Absolutely, Positively Not Normal

Something you hear early on in this grief journey is that one day you will find a “new normal”.

I hate that phrase.

Because while I have certainly developed new routines, new ways of dealing with life, new methods for quelling the tears and the longing and the sorrow and the pain-it is NOT normal.

Read the rest here: Nothing “Normal” About It

Your Story Matters.

We all have one you know.

A story.

Many of us think ours isn’t important because it feels so small.  We can’t imagine our truth blazoned across a headline.

Your story matters.

Read the rest here: Tell Your Story

Finding Me Again

There is so much work to do in grief!

So many chores that demand time, energy, effort and sheer determination.

Finding me again is one of them.

I think it’s hard for anyone whose family and close friend circle is complete to understand that I didn’t *just* lose Dominic when death claimed him, I lost the unique part of me that was reflected back from him. There is a “me” only he could draw out, make laugh a certain way, frustrate and tease over very specific issues.

Some memories were held between just the two of us. Now half the experience is buried with him. No matter how hard I try I can’t recall some of the details and even if I do they are only from my perspective.

Before child loss I was a mom who couldn’t imagine living without one of her children. Now I’m a mom who lives without one of her children. I still haven’t figured out all the ways that’s changed who I am and how I walk in the world.

Mirrors and photographs surprise me.

I know it’s my own face staring back but I barely recognize it.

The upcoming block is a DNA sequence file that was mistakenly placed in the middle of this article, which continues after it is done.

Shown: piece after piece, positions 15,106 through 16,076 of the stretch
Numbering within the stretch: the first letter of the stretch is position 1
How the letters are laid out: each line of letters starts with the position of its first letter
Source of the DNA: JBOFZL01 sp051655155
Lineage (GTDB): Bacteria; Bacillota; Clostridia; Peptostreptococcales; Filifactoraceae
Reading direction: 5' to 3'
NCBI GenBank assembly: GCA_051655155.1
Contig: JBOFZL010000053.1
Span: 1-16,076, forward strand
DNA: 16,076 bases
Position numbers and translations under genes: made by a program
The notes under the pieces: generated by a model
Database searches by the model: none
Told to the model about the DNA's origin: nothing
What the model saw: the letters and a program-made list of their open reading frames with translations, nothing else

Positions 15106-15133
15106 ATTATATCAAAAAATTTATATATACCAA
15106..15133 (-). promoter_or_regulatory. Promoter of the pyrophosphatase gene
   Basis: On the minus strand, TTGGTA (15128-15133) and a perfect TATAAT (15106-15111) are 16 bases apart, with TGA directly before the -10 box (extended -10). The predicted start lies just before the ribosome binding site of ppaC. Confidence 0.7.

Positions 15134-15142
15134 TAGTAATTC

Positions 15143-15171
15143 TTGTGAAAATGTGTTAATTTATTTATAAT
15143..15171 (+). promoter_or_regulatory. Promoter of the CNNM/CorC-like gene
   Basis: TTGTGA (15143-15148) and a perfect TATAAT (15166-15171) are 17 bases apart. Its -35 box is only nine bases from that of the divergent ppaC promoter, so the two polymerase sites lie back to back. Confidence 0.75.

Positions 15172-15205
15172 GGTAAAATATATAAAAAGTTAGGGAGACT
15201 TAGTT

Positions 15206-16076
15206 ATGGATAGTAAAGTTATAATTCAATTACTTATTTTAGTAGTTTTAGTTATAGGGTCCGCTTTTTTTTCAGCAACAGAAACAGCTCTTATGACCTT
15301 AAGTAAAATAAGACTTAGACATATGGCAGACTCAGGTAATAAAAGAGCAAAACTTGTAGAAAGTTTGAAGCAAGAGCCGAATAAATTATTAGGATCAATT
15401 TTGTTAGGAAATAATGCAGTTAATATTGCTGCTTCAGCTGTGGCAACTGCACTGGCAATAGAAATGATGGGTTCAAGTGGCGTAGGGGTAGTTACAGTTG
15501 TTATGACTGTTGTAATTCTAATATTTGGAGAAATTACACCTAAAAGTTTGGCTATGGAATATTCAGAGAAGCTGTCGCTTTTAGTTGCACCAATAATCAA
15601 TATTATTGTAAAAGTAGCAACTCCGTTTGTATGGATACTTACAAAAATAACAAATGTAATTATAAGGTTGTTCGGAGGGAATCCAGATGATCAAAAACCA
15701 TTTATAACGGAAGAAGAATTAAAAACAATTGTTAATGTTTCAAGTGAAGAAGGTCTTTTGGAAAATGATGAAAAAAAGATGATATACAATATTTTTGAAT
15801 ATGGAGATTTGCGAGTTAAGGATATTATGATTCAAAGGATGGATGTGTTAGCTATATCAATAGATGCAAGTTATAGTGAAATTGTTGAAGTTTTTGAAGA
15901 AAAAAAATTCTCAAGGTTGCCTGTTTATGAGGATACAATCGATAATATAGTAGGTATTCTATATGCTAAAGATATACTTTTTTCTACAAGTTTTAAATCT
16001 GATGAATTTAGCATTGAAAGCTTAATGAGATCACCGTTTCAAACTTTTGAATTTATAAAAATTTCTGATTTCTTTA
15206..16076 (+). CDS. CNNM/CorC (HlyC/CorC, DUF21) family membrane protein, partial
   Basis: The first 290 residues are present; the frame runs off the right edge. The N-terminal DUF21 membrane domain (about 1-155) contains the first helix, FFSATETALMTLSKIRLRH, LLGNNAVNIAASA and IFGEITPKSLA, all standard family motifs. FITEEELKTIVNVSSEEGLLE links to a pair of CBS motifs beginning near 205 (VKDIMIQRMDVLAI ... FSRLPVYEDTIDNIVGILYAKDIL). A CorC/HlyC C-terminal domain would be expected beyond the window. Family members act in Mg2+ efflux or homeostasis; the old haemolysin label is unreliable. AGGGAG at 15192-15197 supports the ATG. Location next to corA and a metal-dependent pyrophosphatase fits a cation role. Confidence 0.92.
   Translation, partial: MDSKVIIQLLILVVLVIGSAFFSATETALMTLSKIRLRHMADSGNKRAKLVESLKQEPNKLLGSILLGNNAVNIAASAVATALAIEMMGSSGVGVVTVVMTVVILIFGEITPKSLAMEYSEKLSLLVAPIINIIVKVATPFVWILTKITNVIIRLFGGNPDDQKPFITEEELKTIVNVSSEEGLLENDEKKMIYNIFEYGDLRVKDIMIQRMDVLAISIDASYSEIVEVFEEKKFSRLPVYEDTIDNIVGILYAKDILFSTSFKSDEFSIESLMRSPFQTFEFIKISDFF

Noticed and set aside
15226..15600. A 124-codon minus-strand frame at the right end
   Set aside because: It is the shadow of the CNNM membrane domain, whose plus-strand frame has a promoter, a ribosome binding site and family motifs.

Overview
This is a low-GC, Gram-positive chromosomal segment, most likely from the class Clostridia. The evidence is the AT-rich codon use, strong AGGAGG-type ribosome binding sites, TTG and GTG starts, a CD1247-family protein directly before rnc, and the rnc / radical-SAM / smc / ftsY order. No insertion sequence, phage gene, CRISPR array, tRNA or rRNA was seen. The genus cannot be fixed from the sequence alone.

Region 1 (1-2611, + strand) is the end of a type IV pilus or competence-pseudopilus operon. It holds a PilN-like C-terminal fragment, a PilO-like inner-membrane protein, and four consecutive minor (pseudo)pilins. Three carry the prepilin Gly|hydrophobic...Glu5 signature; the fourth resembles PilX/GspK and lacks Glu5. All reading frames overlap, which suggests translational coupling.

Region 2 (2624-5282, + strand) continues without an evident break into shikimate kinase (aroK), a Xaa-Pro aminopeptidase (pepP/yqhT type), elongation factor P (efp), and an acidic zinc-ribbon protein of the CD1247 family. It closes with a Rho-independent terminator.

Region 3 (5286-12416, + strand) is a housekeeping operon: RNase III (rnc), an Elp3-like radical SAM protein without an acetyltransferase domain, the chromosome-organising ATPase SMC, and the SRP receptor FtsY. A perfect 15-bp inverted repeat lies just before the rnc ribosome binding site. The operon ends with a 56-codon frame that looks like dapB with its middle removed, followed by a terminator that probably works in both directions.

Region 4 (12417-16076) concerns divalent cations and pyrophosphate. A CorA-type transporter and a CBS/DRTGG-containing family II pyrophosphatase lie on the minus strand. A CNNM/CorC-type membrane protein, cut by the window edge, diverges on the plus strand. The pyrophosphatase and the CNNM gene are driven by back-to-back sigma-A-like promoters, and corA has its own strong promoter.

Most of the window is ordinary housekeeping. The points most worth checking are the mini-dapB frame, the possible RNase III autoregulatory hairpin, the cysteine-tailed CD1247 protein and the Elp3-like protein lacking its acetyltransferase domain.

I’m still searching for me.

For My Fellow Grievers: Being Honest Is Not Always Being Rude

Honesty is not inherently rude. Even when what’s spoken doesn’t sit well with the person listening to it.

It took awhile for me to figure that out on this journey.

Tone matters, facial expression matters, words matter. But I don’t have to stuff truth in service to the comfort of others.

❤ Melanie

I never ask anyone to adjust the thermostat in a car or at home unless I’m suffocating or shivering.

It’s a point of personal pride that I can tolerate a wider range of temperatures than most people.

And for awhile, I carried that same prideful disdain for “weaker folks” into my grief journey.

I was determined to endure whatever blows might come my way via comments, behavior, subtle and not-so-subtle attempts by others to circumscribe, dictate or otherwise influence my loss experience. I didn’t want to abandon pride in my own strength by admitting I wasn’t as strong as I wished I could be.

Then one day I realized that being honest was not the same as being rude. Telling the truth was not the same as acting selfishly.

Read the rest here: Hey Fellow Griever-Being Honest Is NOT Being Rude

I Wish I Knew How I’m Doing. I’m Just Not Sure.


People see me, these years and months after Dominic left us and ask, “How are you doing?”

I come up with an answer because that’s the law of conversation-you ask something and I answer, then I ask something and you answer.

are-you-ok

Gotta keep that ball rolling.  

If it drops we are both forced to stand there wondering what to do with our bodies, our faces and our thoughts.

But right now, I don’t know HOW I’m doing.

Read the rest here: I Don’t Know How I’m Doing

Don’t Be Shackled By Shame!

Shame is a shackle as sure as any chains forged from iron.  

And it often finds its home in the hearts of those who bury a child.

Bereaved parents may feel shame for lots of reasons:

  • Circumstances surrounding the death of their child-suicide, alcohol, drug abuse;
  • Inability to provide the funeral or burial they want due to financial constraints;
  • Missing signs or symptoms of an illness that may have led to death;
  • Family dynamics that pushed a child away from home or relationship.